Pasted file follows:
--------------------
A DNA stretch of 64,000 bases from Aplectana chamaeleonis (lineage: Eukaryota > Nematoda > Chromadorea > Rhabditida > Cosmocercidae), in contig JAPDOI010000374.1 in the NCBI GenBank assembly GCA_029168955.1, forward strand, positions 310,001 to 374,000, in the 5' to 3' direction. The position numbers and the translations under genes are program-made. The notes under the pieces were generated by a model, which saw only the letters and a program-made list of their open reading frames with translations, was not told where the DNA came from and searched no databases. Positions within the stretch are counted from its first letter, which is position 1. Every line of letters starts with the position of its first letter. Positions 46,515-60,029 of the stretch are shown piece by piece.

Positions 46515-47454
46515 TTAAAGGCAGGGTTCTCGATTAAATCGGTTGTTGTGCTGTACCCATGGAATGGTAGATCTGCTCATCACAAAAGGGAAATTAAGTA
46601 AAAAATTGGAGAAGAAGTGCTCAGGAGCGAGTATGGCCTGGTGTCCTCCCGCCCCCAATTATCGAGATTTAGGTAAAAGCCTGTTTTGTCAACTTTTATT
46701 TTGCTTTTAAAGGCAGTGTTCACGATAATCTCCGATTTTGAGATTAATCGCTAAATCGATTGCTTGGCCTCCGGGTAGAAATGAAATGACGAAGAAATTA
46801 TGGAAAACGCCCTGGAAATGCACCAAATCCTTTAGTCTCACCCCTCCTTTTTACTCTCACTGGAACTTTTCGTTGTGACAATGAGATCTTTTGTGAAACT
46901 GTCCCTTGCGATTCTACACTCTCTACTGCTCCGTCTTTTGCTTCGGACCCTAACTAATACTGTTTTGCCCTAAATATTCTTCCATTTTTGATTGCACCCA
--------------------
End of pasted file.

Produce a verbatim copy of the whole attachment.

A DNA stretch of 64,000 bases from Aplectana chamaeleonis (lineage: Eukaryota > Nematoda > Chromadorea > Rhabditida > Cosmocercidae), in contig JAPDOI010000374.1 in the NCBI GenBank assembly GCA_029168955.1, forward strand, positions 310,001 to 374,000, in the 5' to 3' direction. The position numbers and the translations under genes are program-made. The notes under the pieces were generated by a model, which saw only the letters and a program-made list of their open reading frames with translations, was not told where the DNA came from and searched no databases. Positions within the stretch are counted from its first letter, which is position 1. Every line of letters starts with the position of its first letter. Positions 46,515-60,029 of the stretch are shown piece by piece.

Positions 46515-47454
46515 TTAAAGGCAGGGTTCTCGATTAAATCGGTTGTTGTGCTGTACCCATGGAATGGTAGATCTGCTCATCACAAAAGGGAAATTAAGTA
46601 AAAAATTGGAGAAGAAGTGCTCAGGAGCGAGTATGGCCTGGTGTCCTCCCGCCCCCAATTATCGAGATTTAGGTAAAAGCCTGTTTTGTCAACTTTTATT
46701 TTGCTTTTAAAGGCAGTGTTCACGATAATCTCCGATTTTGAGATTAATCGCTAAATCGATTGCTTGGCCTCCGGGTAGAAATGAAATGACGAAGAAATTA
46801 TGGAAAACGCCCTGGAAATGCACCAAATCCTTTAGTCTCACCCCTCCTTTTTACTCTCACTGGAACTTTTCGTTGTGACAATGAGATCTTTTGTGAAACT
46901 GTCCCTTGCGATTCTACACTCTCTACTGCTCCGTCTTTTGCTTCGGACCCTAACTAATACTGTTTTGCCCTAAATATTCTTCCATTTTTGATTGCACCCA